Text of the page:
Afterward, I decided I would keep John company through the night, so we rode out into the desert and built a fire and made a simple sort of camp. Neither one of us wanted to be in anything like a house right yet. There was sage and saguaro and about a million stars up above, and at first it was fun riding and gathering wood and drinking the last of our whiskey, but after a while I wasn’t sure if it was the best place for us to be. The desert that night made me feel old the way Halston Smith looks old. Stooped and vulnerable, hands twisted and spent. I don’t know what it was John felt out there, saying nothing while the fire crackled and snapped. Neither of us slept. That night we saw a fox that was mostly black but for silver veins tracing its sides, then we saw four pronghorn rush past us in the dark. But John insisted they were unicorns. I didn’t know what to make of that. His eyes were shining like silver dollars in the firelight. I waited for him to blink. Then he did. I wanted more than anything to not be spooked out there with my friend. But I was. The moon rose and fell and the fire died but we remained, and in the morning we rode to his brother’s empty house, tired-eyed and silent, to pour water from the well across the kitchen’s worn floorboards, to wash his sister-in-law’s blood gelled still and thick and forgotten in the grains her own bare feet once polished to a sheen.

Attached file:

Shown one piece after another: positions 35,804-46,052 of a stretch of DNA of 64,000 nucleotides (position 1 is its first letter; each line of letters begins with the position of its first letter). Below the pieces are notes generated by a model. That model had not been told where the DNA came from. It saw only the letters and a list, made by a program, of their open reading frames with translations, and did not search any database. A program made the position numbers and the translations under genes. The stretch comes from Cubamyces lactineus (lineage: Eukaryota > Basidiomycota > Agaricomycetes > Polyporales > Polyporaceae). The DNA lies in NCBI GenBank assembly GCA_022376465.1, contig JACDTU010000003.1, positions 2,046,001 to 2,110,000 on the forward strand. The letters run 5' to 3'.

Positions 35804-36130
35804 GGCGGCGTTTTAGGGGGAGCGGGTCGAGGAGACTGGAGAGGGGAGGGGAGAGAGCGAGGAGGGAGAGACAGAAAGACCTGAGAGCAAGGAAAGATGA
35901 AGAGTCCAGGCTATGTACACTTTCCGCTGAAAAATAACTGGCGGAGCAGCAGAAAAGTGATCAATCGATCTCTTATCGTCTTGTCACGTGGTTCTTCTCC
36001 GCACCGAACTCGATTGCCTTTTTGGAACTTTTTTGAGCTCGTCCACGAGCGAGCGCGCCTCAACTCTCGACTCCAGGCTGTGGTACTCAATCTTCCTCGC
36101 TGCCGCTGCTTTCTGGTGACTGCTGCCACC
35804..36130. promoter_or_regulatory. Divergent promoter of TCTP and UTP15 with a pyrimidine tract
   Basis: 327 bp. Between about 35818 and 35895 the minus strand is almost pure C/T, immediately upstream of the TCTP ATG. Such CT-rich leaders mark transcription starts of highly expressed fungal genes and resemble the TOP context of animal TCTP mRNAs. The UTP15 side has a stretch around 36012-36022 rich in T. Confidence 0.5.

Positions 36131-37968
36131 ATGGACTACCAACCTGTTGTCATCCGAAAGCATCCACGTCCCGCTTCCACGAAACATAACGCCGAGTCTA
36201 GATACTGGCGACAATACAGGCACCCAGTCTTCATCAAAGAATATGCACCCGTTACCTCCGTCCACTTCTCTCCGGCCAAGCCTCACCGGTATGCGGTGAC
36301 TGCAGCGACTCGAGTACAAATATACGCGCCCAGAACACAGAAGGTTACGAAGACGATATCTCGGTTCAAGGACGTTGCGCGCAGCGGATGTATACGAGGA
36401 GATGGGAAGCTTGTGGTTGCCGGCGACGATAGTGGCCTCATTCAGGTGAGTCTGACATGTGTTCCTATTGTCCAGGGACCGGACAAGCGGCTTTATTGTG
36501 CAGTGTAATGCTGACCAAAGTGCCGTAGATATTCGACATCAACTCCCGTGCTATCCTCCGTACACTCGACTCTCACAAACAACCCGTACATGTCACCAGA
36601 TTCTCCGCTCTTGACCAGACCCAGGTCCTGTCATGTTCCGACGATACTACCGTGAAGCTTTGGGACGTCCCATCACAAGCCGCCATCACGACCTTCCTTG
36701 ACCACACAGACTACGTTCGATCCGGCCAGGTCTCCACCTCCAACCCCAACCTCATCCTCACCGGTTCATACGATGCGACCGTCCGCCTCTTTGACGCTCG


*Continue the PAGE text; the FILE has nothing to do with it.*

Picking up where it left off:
On one of those unattained, and unattainable pinnacles that are known as the Bleaks of Eerie, an eagle was looking East with a hopeful presage of blood.
For he knew, and rejoiced in the knowledge, that eastward over the dells the dwarfs were risen in Ulk, and gone to war with the demi-gods.